Just saying,

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Old 12-09-2012, 07:24 PM   #56
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The GHOB only needs to get one out of serious trouble. Like around a point in the lee of storm seas.
You have defined the exact conditions under which a small outboard on the back of a big boat is going to be almost totally worthless. I related an incident in which a 40 or 50 hp OB was unable to prevent a 42 or 44 foot cruiser from being carried into the rocks and that was in smooth water with no wind. And you think a weenie little 9 hp OB is going to do what a 40 or 50 hp OB couldn't do, and in rough water and strong winds to boot?

Dream on.

As Tom said, this isn't Small Boat Forum. The boats most of us have range from 30,000 to over 100,000 pounds with a fair amount of windage. What works for a fellow with a Grady White sportfish boat or a little Marben cruiser is of no relevance to me or Tom or anyone with similar or larger, heavier boats. I daresay Carl (Delfin) would not have a whole lot of success trying to get his boat to safety in the midst of stormy weather with a 9.9 hp outboard mounted on his stern.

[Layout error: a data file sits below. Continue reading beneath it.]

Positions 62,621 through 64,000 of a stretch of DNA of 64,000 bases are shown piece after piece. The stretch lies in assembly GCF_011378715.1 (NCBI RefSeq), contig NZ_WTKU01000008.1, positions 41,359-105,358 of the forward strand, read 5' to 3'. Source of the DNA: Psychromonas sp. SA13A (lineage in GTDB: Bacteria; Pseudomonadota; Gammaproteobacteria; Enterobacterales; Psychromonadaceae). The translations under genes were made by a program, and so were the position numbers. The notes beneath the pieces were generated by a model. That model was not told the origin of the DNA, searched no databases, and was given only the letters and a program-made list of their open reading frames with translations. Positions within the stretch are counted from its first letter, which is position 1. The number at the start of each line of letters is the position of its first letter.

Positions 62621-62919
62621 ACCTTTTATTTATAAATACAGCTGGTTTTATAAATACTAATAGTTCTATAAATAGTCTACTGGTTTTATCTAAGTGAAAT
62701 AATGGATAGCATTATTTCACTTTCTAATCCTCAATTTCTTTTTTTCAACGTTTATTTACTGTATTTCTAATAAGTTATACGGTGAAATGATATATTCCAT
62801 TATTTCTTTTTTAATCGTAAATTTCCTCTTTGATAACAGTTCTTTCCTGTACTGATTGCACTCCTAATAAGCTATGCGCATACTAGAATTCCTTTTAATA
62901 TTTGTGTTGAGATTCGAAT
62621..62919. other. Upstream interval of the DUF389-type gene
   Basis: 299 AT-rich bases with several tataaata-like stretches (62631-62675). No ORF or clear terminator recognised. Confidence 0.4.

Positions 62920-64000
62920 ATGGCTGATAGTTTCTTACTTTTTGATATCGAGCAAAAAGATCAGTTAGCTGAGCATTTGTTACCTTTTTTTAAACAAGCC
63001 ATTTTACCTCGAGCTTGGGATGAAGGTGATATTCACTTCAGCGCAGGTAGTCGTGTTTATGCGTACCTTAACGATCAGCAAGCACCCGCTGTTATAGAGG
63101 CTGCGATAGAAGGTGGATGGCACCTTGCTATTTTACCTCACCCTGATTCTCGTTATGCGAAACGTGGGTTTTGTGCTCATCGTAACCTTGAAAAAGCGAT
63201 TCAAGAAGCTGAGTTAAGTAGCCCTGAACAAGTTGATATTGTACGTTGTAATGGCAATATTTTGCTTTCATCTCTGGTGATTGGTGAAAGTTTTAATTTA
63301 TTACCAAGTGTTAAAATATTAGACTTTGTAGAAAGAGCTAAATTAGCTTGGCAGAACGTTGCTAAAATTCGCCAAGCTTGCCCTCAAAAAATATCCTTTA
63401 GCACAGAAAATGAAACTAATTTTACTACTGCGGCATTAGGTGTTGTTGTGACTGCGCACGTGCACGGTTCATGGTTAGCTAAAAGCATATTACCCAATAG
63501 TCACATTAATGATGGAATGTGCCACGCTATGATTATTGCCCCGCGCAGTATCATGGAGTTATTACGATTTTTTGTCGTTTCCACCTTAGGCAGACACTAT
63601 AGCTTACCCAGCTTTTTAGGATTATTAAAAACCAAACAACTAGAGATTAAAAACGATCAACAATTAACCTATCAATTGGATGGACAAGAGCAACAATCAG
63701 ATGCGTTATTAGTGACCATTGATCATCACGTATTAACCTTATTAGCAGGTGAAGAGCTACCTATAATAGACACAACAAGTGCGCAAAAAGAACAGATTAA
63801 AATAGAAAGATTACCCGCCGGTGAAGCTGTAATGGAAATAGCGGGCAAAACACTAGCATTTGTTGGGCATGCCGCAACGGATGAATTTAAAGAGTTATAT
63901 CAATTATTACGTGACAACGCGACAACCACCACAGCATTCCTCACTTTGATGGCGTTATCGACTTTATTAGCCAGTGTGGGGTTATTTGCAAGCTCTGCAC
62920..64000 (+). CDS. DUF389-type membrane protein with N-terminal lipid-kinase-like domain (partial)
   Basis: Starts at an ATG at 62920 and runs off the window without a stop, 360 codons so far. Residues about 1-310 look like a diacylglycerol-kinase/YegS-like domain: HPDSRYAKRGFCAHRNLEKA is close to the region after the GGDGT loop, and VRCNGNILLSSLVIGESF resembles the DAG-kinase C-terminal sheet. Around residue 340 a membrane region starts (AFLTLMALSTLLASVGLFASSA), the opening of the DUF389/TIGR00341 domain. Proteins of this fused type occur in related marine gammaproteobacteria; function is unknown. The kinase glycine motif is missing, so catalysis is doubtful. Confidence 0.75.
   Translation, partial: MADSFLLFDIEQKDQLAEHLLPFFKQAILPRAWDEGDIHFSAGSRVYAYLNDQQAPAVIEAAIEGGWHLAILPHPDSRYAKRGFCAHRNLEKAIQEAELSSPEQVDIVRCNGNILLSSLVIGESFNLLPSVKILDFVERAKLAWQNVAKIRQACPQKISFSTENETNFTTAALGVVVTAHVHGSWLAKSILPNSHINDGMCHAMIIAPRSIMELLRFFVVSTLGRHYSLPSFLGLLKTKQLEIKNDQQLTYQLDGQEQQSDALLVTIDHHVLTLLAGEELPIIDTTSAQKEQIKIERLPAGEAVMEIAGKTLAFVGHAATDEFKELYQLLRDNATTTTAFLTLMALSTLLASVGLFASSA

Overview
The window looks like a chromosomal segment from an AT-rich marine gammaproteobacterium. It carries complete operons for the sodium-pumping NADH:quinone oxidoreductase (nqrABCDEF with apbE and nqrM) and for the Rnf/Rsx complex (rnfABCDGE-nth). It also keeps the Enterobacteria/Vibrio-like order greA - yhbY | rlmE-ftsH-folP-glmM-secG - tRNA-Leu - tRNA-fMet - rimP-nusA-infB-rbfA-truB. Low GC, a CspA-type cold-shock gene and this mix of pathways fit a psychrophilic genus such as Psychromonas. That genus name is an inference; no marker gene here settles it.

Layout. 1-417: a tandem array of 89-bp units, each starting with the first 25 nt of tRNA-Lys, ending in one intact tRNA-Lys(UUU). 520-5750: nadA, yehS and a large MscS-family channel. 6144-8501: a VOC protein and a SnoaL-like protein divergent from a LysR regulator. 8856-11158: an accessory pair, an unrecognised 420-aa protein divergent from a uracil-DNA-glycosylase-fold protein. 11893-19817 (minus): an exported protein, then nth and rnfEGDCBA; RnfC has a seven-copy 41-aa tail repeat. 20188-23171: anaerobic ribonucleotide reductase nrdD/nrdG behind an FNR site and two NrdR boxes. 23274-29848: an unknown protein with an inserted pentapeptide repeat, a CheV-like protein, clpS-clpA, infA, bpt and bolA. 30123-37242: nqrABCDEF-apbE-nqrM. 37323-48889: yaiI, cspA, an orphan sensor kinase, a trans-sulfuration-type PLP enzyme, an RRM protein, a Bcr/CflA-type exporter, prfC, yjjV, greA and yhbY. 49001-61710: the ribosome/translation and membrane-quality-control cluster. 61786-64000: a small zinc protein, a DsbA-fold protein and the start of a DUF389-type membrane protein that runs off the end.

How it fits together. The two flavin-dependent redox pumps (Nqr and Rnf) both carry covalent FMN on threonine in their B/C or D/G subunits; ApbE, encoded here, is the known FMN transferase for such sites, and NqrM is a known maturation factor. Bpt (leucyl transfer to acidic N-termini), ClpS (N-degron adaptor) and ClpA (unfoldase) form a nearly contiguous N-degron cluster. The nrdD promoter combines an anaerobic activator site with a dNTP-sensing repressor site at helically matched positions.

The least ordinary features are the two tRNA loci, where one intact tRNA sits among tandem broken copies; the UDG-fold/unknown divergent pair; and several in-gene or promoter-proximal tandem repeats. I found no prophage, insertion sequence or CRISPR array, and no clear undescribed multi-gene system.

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Old 12-09-2012, 07:48 PM   #57
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You have defined the exact conditions under which a small outboard on the back of a big boat is going to be almost totally worthless. I related an incident in which a 40 or 50 hp OB was unable to prevent a 42 or 44 foot cruiser from being carried into the rocks and that was in smooth water with no wind. And you think a weenie little 9 hp OB is going to do what a 40 or 50 hp OB couldn't do, and in rough water and strong winds to boot?

Dream on.

As Tom said, this isn't Small Boat Forum. The boats most of us have range from 30,000 to over 100,000 pounds with a fair amount of windage. What works for a fellow with a Grady White sportfish boat or a little Marben cruiser is of no relevance to me or Tom or anyone with similar or larger, heavier boats. I daresay Carl (Delfin) would not have a whole lot of success trying to get his boat to safety in the midst of stormy weather with a 9.9 hp outboard mounted on his stern.